Toronto has played host to a number of incredible festivals over the years (many of which I’ve been fortunate enough to attend), but the second day at Bestival was perhaps the most exciting and unique event I’ve ever come to witness. Save for a few ferry troubles, the day went off without a hitch. With the sun shining down and a gentle breeze blowing through the air, the day began with a playful set from Wesley Marsh, aka Kill Them With Colour, that included a wobbly remix of George Maple and a clutch of original material from the producer’s back catalogue. Although Marsh had the difficult task of performing for a crowd of tired and possibly hungover festivalgoers, it didn’t take long for him to win over the audience.
On the opposite end of the island, a small strip of the beach was sectioned off for Rob da Bank and a handful of artists from his esteemed label, Sunday Best. Following a mellow, downtempo set from Isaac Ferry, the man himself approached the small, tiki-themed stage with a sheepish smile and a humble attitude. Having never listened to the fabled BBC Radio 1 presenter, I didn’t know what to expect from his hour and a half set, but I can say I was pleasantly surprised. After I was won over with a shortened version of Caribou’s “Can’t Do Without You,” da Bank proceeded to play a mix of hip-hop and tropical beats—the perfect backdrop for a stage such as this.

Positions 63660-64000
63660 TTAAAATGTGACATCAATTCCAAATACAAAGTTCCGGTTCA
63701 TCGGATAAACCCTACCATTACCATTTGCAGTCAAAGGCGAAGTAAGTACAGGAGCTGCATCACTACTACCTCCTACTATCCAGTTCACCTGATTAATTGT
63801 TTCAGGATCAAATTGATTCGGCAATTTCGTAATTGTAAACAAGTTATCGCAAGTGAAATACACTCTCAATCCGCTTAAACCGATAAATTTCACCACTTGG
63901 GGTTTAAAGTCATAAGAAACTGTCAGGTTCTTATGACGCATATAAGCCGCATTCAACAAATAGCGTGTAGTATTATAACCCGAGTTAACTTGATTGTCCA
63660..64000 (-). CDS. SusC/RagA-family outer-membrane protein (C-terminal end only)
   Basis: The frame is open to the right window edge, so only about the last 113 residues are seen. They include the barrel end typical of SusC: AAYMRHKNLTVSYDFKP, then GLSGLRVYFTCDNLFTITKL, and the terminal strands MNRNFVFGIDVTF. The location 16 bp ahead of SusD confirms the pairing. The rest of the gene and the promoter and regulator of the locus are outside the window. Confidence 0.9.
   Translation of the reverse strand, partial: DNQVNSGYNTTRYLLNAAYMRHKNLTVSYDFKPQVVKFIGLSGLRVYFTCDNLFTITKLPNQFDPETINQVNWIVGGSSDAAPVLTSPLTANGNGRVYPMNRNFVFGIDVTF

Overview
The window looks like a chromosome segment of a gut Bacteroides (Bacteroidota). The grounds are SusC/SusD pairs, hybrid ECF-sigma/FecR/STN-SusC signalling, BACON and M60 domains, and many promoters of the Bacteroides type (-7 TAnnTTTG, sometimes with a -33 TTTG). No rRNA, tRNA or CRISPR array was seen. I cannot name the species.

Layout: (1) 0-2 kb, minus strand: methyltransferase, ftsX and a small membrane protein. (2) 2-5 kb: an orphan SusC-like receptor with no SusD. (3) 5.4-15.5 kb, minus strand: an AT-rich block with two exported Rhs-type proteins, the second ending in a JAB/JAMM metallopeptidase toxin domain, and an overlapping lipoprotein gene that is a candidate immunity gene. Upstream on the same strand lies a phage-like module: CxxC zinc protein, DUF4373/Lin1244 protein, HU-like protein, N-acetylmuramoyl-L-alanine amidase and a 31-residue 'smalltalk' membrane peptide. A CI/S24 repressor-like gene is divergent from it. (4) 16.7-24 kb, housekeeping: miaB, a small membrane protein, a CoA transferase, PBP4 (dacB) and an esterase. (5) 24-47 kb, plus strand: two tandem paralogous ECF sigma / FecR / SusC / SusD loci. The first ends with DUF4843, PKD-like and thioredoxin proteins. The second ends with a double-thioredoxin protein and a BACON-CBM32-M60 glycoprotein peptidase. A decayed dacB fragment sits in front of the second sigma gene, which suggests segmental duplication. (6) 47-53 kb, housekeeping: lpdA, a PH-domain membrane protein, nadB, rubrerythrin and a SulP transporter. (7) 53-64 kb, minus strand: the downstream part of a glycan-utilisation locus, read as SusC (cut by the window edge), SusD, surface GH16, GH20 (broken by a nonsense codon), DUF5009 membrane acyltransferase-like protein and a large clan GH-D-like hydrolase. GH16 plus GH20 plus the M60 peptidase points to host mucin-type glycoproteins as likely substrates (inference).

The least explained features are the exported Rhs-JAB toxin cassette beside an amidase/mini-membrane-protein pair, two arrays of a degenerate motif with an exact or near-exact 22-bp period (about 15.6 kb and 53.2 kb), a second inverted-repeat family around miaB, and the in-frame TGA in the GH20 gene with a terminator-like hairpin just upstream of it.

After trekking back to Bacardi’s spacious tent, I wiggled my way through the crowd to catch a glimpse of my most eagerly anticipated act of the day, Cashmere Cat. His set began with a lengthy interlude but slowly evolved into a crowd-pleasing mix of hip-hop anthems and trap-heavy concoctions pulled straight from his most recent EP, Wedding Bells. Before exiting the stage, Høiberg slipped back into reality, slinging his satchel over the shoulder before sending a peace sign out to the crowd.
With my appetite properly satiated, I made my way back to the media tent to watch BANKS lay it down on the main stage. Covered from head-to-toe in an all-black outfit, she worked her way through her latest album, Goddess, performing every one of her sinister pop anthems. Shortly after, Caribou brought their glitchy, celestial sounds to the stage. Their performance was as eclectic as I had expected, but proved far more energetic than their latest album would suggest. With a little help from Owen Pallett, one of the day’s earlier performers, the group successfully adapted their music to a live setting.
All in all, Bestival was a massive success! Although the bill was primarily aimed at electronic listeners, there was something for everyone. Whether your day was spent indulging in one of the festival’s many attractions or spent loosing your mind amongst a crowd of sweaty bodies, you’ll likely remember the day Bestival descended upon Toronto.
Photos by Stevie Gedge